The KAOSS Pad 3 (or KP3 to 95% of the world) is a great little multi-feature device. It can sample, apply effects and offers some basic drum and synthesizer sounds. Some will say that none of these features are exceptionally good—and they’re probably right. But, the strength of this device is its ability to be versatile and notably intuitive. By simply touching, tapping or sliding your finger over the large touchpad, you can control multiple effects parameters and manipulate samples in real time.
The sampling side of the KP3 is easy to figure out. Four samples (or phrases, because the KP3 is really of the ‘phrase-sampler’ ilk, rather than a traditional sampler) can be stored. The sampling time is 16 beats at 74 bpm—suggesting that the maximum sample time is about 13.2 seconds for each pad at 16-bit, 48kHz stereo. You can sample at 74 bpm or higher at beat values of 1, 2, 4, 8 or 16 per measure. Each sample can be a continuous loop or a one shot sample. Recording a sample is easily done by pressing “sampling” and then the pad you want to record to. It’s that easy. The only draw back for some will be the fact that it only has RCA-style jacks for all incoming and outgoing audio.
Now the for best part: the effects! This section is incredibly intuitive because of the large centrally located X/Y touch pad. Effects are selected with a knob (there are 128 programs to choose from). The types of effects offered vary widely and can be used for a range of creative possibilities. From grain shifters, slicers, LFO modulation, echo, reverb, flanger, delay, filters to various combinations. Eight memory locations are provided above the touch pad to store your favorites, along with any pad motion recording, pad hold status and position, plus values for fx depth and fx release. Also, another attractive point of the KP3 is its ability to apply effects to the input of the unit, with or without samples playing back, effectively using it as a real-time effects processor. As this device begs to be used live, it does a great job at sampling the input or re-sampling the output on the fly. Another nice extra is the ability of the KP3 to provide a tap tempo and it has auto-BPM detection to beat-sync its tempo to the input (sometimes the sync is sloppy but you can help it by tapping the tap tempo button, indicating to the KP3 where the beat is). This tempo can be output in MIDI to clock other devices, as well as any button you push or activity on the touch pad can transmit/receive MIDI for the option to record and playback your performances in a sequencer.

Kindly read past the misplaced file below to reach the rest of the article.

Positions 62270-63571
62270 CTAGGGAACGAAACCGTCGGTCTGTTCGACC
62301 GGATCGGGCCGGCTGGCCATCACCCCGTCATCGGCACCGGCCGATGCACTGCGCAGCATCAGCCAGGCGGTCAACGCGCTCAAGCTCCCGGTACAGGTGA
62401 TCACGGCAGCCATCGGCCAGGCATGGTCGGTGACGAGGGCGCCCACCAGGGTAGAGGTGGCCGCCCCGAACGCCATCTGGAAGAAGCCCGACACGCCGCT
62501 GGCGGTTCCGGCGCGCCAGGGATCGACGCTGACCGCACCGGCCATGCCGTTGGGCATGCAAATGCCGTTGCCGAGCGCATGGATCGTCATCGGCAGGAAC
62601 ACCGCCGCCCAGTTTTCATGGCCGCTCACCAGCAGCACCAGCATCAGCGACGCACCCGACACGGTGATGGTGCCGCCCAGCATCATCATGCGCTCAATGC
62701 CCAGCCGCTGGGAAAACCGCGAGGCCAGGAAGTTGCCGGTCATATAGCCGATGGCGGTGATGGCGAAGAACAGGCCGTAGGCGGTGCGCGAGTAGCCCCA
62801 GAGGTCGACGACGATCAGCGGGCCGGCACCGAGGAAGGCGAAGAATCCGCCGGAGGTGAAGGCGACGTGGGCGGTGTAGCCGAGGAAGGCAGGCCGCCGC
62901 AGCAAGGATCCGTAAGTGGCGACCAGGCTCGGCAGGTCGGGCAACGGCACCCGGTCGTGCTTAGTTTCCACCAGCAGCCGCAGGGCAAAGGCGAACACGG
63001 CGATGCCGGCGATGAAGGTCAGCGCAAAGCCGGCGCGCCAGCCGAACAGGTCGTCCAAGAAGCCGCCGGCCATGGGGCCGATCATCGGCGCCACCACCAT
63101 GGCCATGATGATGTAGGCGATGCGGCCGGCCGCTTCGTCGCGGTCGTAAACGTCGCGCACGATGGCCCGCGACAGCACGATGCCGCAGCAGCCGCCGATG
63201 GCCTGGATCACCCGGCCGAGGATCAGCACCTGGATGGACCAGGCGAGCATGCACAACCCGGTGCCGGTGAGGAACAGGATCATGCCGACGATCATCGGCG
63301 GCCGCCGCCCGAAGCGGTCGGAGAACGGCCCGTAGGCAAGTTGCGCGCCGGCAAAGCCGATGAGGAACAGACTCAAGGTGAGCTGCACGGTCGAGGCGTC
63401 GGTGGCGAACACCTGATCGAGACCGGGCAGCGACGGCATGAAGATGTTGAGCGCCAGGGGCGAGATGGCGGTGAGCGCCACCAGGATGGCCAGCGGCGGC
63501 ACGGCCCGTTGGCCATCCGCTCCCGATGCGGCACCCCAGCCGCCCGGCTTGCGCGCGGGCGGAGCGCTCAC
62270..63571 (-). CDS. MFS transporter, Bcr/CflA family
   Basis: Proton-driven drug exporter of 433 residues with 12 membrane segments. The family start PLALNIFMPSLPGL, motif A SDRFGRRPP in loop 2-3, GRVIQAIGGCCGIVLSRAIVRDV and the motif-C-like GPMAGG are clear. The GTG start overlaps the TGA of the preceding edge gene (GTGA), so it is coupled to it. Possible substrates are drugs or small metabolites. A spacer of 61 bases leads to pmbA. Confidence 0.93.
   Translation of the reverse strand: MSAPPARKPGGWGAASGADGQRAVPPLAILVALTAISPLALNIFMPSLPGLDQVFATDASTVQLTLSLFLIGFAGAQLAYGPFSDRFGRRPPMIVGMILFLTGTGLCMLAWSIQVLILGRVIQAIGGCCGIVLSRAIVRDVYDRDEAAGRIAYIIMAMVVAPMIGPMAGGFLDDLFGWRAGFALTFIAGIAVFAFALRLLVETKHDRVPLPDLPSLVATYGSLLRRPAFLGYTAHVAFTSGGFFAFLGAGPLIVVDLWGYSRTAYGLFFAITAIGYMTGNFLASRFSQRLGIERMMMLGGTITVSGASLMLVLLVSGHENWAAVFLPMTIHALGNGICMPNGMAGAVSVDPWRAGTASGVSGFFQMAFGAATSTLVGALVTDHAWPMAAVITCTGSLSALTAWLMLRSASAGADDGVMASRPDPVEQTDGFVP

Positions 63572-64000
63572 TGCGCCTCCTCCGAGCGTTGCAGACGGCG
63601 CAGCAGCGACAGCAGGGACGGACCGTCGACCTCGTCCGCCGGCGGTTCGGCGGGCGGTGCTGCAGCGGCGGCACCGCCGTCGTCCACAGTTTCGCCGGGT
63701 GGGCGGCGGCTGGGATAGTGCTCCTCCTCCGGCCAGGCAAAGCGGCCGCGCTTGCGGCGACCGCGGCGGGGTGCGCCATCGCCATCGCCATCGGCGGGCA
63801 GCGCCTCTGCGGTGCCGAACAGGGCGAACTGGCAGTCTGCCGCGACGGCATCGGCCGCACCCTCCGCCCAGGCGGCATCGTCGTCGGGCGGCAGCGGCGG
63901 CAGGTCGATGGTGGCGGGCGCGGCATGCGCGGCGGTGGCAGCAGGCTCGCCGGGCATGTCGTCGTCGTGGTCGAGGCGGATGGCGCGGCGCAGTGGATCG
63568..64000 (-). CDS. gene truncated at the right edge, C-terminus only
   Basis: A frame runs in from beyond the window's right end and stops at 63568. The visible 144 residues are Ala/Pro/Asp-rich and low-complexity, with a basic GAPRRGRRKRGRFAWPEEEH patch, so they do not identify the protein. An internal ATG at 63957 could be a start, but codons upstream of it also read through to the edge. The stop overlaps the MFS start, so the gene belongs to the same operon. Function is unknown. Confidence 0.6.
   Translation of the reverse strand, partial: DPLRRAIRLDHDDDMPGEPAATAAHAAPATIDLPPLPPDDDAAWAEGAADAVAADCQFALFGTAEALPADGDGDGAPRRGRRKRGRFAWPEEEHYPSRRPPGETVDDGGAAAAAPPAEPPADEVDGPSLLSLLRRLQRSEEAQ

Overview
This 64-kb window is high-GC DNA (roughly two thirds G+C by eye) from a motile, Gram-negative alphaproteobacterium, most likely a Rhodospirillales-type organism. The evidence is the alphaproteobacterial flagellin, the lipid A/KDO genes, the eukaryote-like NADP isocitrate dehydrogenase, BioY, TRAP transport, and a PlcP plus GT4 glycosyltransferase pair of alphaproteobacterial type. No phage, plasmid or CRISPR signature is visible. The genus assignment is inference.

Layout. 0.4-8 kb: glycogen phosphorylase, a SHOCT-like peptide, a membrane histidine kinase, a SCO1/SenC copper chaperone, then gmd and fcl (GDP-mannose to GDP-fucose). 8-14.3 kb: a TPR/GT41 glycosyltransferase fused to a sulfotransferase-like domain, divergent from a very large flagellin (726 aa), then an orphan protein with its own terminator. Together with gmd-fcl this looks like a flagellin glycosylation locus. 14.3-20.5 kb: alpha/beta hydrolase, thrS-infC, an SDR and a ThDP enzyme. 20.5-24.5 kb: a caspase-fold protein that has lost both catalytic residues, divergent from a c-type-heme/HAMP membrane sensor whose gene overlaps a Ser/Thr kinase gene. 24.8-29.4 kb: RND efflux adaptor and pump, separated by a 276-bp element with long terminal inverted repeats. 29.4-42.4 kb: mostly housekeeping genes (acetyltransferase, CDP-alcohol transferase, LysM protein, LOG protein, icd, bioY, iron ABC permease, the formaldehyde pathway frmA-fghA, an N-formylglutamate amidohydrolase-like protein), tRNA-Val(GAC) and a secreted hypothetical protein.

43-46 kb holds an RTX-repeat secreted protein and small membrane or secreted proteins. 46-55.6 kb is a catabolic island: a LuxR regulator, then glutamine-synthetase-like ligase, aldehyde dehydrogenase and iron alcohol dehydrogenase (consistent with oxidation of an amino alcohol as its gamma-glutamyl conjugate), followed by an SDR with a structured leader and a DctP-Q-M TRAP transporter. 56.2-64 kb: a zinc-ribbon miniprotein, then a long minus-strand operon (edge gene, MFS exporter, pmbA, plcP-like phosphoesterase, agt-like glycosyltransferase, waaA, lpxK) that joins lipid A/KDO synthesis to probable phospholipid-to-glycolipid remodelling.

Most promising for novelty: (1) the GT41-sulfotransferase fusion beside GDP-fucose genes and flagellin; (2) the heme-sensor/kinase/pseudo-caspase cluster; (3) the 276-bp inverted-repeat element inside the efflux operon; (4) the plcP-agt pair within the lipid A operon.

Another interesting thing is, for the first time, the KP3 can save all its memory to an SD card. You can’t name the samples, they are numbered from 00 to 99. You can also save all the data (the 8 effects locations, samples, global settings) into 1 of 10 possible memory locations on the SD card. All of this information can also be created or edited via the included KP3 editor/librarian software via USB connection to your computer.
Whether you are in a studio, live, a pro or not, the KP3 begs to shape, re-shape, bend and loop your music in an immediate and intuitive way.
The KP3 was preceded by two earlier generations:
Korg KAOSS Pad 1
Originally released in 1999, the KP1 featured up to 6 available effects at a time (instead of 8 on the newer models) and lacked any sampling ability or basic synth tones. It was, for all intents and purposes, a DJ-oriented, real-time effects processor and MIDI-controller with an immediate hands-on or touch-style approach, a super simple layout and lots of cool lights!
Korg KAOSS Pad 2
2002 brought the KP2 which added a phrase-sampler with 12 seconds of 44.1kHz sampling and synth and drum sounds derived from the ElecTribe series. Memory, I/O and even the touch-pad all received upgrades from the original unit as well.